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Who torpedoed the Marcos economy?

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In a Manila Times article published on Jan. 24, entitled “Did Ninoy torpedo the Marcos economy to sink it?,” columnist Rigoberto Tiglao argued that Ninoy Aquino’s return to the Philippines and assassination in 1983 sank the Philippine economy, causing its foreign debt default in October of that same year. According to Tiglao, Aquino made the Marcos era the “darkest years of the country.”

This article will explain why this claim is false. But don’t take it from me, take it from Tiglao’s own arguments and data, as found in his earlier pieces dating all the way back to 1988.

In a 2016 Manila Times article, Tiglao wrote: “Ninoy Aquino’s assassination in August 1983 merely hastened, but was not really the reason, for the debt default.” It is thus baffling that in the span of a few years, Tiglao went from acknowledging that Ninoy’s assassination was only a trigger for our economy’s nosedive to blaming the economic collapse on him.

The Philippines defaulted on its foreign loans a few months after Ninoy Aquino’s assassination in 1983, and experienced a deep recession in 1984 and 1985. However, by that time, a political and economic crisis, an “economic perfect storm,” had long been brewing.

The crisis was a result of a buildup of both internal factors (mismanagement of resources, corrupted crony projects, inefficient spending, massive and unpredictable corruption) and external factors (the global debt crisis of the 1980s). While Tiglao’s 2022 column elaborated on the effect of the global debt crisis on our own economic collapse, he failed to mention the huge role played by the regime’s bad economic policy, which he wrote articulately about in his previous works.

To further defend the dictatorship’s economic policy and pin the blame on Ninoy, Tiglao claimed that the regime’s economic performance needs to be understood in two parts: the first being a period of growth and prosperity from 1972 to 1980, and the second, the era of economic collapse afterwards.

He claimed that during the “golden years” of martial law from 1972 to 1980, the economy experienced robust growth, which is why there was much support for martial law and Marcos at the time. Indeed, for the elite, the early years of martial law were prosperous and the business environment favored them.

However, in a chapter Tiglao wrote in the 1988 book Dictatorship and Revolution: Roots of People’s Power, he wrote that this was only a semblance of prosperity. He noted that “the regime started to build up its foreign debt at this time partly to finance the infrastructure projects that would provide artificial stimulus to the economy, and partly to finance the growth of a faction of the Philippine ruling elite that accorded [Marcos] absolute loyalty: the ‘cronies.’”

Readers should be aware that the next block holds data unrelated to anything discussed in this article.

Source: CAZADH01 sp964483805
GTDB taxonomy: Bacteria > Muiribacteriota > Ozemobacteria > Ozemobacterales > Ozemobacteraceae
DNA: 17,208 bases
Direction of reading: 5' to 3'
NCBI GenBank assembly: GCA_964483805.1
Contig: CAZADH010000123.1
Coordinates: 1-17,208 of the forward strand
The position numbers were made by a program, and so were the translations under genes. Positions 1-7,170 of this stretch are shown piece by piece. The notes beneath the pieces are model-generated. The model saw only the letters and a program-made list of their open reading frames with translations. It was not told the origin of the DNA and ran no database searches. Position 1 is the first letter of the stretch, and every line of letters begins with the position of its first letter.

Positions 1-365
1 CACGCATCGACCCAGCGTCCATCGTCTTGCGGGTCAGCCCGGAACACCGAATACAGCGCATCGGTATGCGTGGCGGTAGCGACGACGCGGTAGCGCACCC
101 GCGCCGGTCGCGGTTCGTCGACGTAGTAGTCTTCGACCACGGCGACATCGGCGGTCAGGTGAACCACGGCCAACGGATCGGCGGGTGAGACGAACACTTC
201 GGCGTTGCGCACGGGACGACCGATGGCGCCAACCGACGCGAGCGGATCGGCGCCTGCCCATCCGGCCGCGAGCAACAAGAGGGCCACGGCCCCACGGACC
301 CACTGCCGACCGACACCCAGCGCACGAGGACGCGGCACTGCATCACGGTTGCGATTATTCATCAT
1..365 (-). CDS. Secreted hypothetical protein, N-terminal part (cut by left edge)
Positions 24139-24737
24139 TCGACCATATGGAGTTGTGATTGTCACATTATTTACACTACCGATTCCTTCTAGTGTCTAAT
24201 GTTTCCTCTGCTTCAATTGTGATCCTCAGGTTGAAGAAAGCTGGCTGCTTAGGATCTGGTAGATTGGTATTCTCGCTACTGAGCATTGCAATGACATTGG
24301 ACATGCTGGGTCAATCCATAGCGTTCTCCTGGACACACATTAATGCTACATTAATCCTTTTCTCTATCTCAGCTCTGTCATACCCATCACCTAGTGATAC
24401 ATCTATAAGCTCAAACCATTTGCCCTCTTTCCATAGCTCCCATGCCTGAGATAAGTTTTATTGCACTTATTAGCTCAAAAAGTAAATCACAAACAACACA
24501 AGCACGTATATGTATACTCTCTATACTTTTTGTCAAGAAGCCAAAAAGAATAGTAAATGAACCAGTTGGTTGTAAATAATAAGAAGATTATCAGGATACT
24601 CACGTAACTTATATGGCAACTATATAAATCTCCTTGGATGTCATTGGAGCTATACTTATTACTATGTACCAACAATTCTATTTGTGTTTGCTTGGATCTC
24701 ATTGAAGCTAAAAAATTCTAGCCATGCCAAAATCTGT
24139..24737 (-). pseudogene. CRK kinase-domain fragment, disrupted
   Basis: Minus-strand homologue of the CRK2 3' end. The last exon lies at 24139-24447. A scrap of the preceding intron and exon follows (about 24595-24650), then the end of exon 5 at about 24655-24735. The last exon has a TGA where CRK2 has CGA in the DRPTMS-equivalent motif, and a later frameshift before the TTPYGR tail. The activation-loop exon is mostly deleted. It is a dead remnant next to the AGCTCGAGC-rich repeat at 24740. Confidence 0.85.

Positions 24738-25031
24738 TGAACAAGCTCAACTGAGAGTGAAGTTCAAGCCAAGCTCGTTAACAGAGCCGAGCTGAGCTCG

This facade of prosperity brought about by massive spending on infrastructure (financed by foreign debt) lulled the elite into embracing martial law. Economic power was concentrated in the hands of very few, and crony capitalism, defined as an economic system characterized by close, mutually advantageous relationships between government officials and business leaders, thrived.

In 1988, Tiglao also noted that this massive infrastructure development policy would later become one of the factors that brought about the 1983 debt crisis, and that it was the “debt-driven growth path that led to the worst Philippine recession and contributed eventually to the regime’s downfall.” This contradicts Tiglao’s later writings — in 2018, in his book Debunked, Tiglao defended the debt-driven growth path by citing that Latin American and Asian countries also took on loans from US banks in the 1970s.

The Philippines’ debt-driven growth strategy failed because during the Marcos dictatorship, corruption was massive, uncontrolled, and unpredictable, and the spending of economic resources was unproductive and inefficient. In Debunked, Tiglao described the Filipino elite as “rapacious, in stark contrast to their counterparts in Southeast Asia.” He cited a study that during the Marcos era, the “elite from 1970 to 1981 brought out in a massive capital flight $3.1 billion.” (That was about a third of the increase in the country’s foreign debt.)

Moreover, business may have been booming for the middle and upper classes, but as 1988 Tiglao elaborated in Dictatorship and Revolution, poverty and inequality worsened, resulting in massive social unrest. He used the following data to illustrate the poor distributional outcomes during martial law: